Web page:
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Digital Byte: Law Students Looking to Go International

Joy Momin


  • International moot courts offer case studies in cybersecurity, public order, health, and space exploration. Notable: Jessup International Law Moot Court, Lachs Space Law Moot Court, Vis International Commercial Arbitration Moot.
  • International pro bono work provides meaningful legal experiences, such as processing asylum applications, advocating for media freedom, and addressing cross-jurisdictional human rights violations. 
  • Legal conferences and organizations offer leadership, research, publishing, and shadowing opportunities. These platforms provide networking and support for future attorneys, and some events may be covered by scholarships.
Digital Byte: Law Students Looking to Go International
Tom Werner via Getty Images

One year ago I was starting my final semester of law school in the United States. Craving to return to the fast-pace of international tech innovation, I was searching for ways to apply my business skills, be on the forefront of innovation, and jumpstart my legal career outside of traditional U.S. practice arenas. Today, I write from Milan, Italy, with plans to take my J.D. around the world.

In this Byte, we’ll list some opportunities for hands-on learning that I, myself, ventured into and recommend:

1. Moot Courts. You will find the most creative and witty case studies in international moot courts. The truth is, that in international law, almost everything is fair game. Relevant to changing tides, recent cases reflect plots around cybersecurity, public order, health, misinformation, space exploration, freedom of speech, presenting opportunities to law students to hands-on prep for future challenges. There are many international law moot courts and competitions offered, such as the Philip C. Jessup International Law Moot Court Competition, the Manfred Lachs Space Law Moot Court Competition, and the Vis International Commercial Arbitration Moot.

2. Pro Bono. There are only few things that will open your eyes to reality more than international travel. But since that is not an option while you are in school, international pro bono work comes in close behind. Some of the most meaningful and impactful legal work I participated in during law school was with humanitarian organizations seeking to process asylum applications, advocate for freedom of media, and navigate cross-jurisdictional human rights violations. Make sure to check not only in your home country, but also with foreign NGOs that may be calling for your assistance—many offer paid internships as well.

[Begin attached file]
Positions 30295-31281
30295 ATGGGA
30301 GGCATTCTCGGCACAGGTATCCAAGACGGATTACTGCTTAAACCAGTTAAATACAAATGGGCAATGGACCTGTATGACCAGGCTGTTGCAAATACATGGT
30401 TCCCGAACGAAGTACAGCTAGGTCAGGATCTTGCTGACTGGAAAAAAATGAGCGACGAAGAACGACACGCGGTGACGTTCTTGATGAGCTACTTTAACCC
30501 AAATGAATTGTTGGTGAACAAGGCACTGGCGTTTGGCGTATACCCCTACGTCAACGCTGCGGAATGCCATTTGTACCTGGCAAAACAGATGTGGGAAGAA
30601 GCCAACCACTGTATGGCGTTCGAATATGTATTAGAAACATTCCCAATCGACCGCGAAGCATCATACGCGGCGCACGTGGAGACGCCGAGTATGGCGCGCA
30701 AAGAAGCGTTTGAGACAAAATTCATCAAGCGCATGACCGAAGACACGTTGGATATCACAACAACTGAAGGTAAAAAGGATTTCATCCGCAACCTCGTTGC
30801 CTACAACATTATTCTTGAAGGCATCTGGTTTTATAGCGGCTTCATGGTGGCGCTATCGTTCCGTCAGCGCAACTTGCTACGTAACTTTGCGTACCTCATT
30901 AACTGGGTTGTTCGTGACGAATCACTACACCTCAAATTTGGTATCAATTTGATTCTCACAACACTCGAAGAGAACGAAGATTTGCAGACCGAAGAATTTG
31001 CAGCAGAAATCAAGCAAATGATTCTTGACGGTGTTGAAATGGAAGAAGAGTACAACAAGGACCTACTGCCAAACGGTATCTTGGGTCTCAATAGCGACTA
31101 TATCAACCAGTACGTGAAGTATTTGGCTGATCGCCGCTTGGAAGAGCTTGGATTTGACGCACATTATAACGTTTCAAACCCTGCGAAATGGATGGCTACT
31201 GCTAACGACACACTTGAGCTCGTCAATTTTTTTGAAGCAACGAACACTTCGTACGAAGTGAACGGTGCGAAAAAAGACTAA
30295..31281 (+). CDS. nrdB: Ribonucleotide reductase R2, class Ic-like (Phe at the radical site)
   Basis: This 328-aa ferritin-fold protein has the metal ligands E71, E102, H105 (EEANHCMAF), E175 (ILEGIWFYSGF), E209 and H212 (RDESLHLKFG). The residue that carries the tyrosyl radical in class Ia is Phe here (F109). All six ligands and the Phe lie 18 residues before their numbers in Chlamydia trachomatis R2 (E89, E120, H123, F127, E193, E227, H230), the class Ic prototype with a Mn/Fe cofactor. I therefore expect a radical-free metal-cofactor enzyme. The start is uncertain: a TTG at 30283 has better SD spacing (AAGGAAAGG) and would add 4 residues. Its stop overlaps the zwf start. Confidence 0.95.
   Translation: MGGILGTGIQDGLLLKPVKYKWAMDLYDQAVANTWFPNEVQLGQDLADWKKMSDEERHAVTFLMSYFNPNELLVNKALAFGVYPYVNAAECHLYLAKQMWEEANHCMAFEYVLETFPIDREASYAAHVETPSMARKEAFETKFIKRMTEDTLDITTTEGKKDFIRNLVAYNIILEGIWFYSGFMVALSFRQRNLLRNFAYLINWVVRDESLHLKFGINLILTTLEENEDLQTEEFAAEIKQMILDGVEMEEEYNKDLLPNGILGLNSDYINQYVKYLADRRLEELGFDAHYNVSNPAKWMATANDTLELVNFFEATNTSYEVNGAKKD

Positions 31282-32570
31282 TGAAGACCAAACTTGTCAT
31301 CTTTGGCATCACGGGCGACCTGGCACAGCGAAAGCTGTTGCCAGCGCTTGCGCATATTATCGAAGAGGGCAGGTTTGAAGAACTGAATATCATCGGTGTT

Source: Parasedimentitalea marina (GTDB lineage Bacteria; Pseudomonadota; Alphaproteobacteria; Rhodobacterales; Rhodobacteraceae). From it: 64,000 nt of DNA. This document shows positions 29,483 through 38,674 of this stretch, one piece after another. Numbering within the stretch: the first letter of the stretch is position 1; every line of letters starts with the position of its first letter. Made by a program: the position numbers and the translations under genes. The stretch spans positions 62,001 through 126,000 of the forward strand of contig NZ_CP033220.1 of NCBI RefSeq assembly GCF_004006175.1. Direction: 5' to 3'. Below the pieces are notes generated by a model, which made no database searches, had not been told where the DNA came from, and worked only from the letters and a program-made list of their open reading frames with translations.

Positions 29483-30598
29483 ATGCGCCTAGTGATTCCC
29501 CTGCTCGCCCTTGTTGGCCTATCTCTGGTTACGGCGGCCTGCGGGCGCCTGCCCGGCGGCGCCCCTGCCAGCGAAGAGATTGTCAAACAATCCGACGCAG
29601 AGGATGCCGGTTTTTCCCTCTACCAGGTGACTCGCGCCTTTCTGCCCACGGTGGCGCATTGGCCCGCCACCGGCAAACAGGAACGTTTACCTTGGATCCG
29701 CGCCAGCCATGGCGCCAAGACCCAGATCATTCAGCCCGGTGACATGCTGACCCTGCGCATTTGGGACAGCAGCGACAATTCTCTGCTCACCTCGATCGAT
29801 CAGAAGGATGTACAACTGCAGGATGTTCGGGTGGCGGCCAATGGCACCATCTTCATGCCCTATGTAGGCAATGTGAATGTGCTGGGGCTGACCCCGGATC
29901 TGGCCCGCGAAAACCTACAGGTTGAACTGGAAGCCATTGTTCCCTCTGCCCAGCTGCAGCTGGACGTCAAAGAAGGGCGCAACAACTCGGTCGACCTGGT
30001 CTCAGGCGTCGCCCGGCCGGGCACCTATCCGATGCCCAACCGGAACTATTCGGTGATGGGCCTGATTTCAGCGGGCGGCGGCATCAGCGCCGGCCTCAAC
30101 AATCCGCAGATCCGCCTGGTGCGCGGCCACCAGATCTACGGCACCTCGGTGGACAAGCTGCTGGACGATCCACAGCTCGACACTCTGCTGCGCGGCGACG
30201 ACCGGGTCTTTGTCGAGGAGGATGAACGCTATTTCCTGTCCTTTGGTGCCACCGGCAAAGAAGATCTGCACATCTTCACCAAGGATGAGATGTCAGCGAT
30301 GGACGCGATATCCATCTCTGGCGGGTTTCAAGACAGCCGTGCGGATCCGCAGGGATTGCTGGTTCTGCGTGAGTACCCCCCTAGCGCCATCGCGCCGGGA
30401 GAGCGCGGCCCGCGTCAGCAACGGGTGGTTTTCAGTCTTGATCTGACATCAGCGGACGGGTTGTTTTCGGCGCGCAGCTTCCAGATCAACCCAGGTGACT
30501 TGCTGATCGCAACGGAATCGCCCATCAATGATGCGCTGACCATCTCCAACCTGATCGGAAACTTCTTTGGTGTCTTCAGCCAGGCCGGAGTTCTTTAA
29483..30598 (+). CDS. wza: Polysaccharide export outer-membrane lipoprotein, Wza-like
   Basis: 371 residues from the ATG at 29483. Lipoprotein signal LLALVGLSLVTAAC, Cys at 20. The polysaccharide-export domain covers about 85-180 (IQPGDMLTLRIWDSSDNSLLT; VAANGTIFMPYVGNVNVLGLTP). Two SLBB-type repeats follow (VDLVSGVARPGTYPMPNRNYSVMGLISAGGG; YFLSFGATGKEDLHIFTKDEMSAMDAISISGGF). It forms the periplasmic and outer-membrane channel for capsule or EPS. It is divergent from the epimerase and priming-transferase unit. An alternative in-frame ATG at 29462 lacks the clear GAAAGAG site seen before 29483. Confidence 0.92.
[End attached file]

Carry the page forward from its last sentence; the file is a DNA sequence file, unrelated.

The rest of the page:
3. Conferences and Organizations. You made it this far, so you may know the ABA is a great resource. Many groups provide hands-on leadership, research, publishing and shadowing opportunities to law students. One thing law students and young lawyers find quickly after engaging with legal organizations is the network of support afforded to future attorneys. The ABA regularly programs forward-thinking events and creates a variety of learning opportunities – of which some that are in-person can be covered by scholarship.

4. Tune In. There is a whole global network of laws connecting the U.S., and lucky for us, we can easily access podcasts and channels online. I followed international news before I could understand the technicalities, but as I started learning more about how legal frameworks function differently outside the U.S., the intricate web of international jurisdiction became easier to follow. Find your favorite news reporter or high school professor on a podcast to catch-up on recent developments and familiarize yourself with the international socio-legal landscape.

5. Be Fearless. Even if nobody around you is pursuing a career in international law or if your law school is still developing an international program you are not limited and will not fall behind. I recently re-read the first ABA article that I published, and I will never read it again…

It’s pretty cringe—but I remember feeling nervous, excited, and proud the first time I saw my name listed as an author. I remember feeling silly asking brilliant attorneys to go over simple concepts of law in group calls—and now I happily admit that I am a fresh attorney and welcome the kind support. My international moot court team was the first of its kind, and everyone was thrilled about how incredibly far we made it the first time. The only career limitations I ever had to overcome were ones that I let linger in my mind, and now I rarely hesitate to do more.

Don’t think twice about reaching out to get engaged—we’re here to support all the trailblazers!